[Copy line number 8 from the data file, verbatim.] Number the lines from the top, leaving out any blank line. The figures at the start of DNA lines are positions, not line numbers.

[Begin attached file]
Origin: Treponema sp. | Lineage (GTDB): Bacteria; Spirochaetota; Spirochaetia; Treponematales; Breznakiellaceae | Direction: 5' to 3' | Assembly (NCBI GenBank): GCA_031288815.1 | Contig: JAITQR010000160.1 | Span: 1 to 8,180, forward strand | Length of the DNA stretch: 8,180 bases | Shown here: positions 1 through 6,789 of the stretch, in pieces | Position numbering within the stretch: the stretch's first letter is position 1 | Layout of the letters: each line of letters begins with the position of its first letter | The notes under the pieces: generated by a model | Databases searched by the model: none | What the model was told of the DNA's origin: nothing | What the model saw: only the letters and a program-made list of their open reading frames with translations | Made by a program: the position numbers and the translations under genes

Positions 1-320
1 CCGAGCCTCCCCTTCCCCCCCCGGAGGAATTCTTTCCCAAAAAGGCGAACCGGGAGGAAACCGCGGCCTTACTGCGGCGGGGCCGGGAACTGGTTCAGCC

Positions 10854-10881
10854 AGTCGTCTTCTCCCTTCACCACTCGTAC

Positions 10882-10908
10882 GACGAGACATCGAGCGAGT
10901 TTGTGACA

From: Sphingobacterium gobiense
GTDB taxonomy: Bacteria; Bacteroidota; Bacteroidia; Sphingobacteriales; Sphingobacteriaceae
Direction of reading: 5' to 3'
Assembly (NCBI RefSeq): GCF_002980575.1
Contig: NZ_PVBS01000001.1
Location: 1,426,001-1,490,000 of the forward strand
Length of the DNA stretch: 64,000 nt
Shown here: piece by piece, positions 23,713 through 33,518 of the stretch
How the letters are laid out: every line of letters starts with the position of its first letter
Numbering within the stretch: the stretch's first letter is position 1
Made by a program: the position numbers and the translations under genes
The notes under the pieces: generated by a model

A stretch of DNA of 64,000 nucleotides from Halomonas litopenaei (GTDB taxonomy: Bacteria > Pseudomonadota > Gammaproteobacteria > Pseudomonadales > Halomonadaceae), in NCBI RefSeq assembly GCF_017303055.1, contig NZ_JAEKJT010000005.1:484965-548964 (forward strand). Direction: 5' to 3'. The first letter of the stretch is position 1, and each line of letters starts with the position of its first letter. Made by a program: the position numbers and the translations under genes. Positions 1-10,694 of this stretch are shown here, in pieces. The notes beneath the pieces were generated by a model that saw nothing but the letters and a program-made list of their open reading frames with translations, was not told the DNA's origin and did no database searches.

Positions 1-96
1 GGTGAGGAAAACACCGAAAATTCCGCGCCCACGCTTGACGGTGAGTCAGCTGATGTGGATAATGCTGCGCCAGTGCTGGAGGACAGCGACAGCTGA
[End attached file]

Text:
10901 TTGTGACA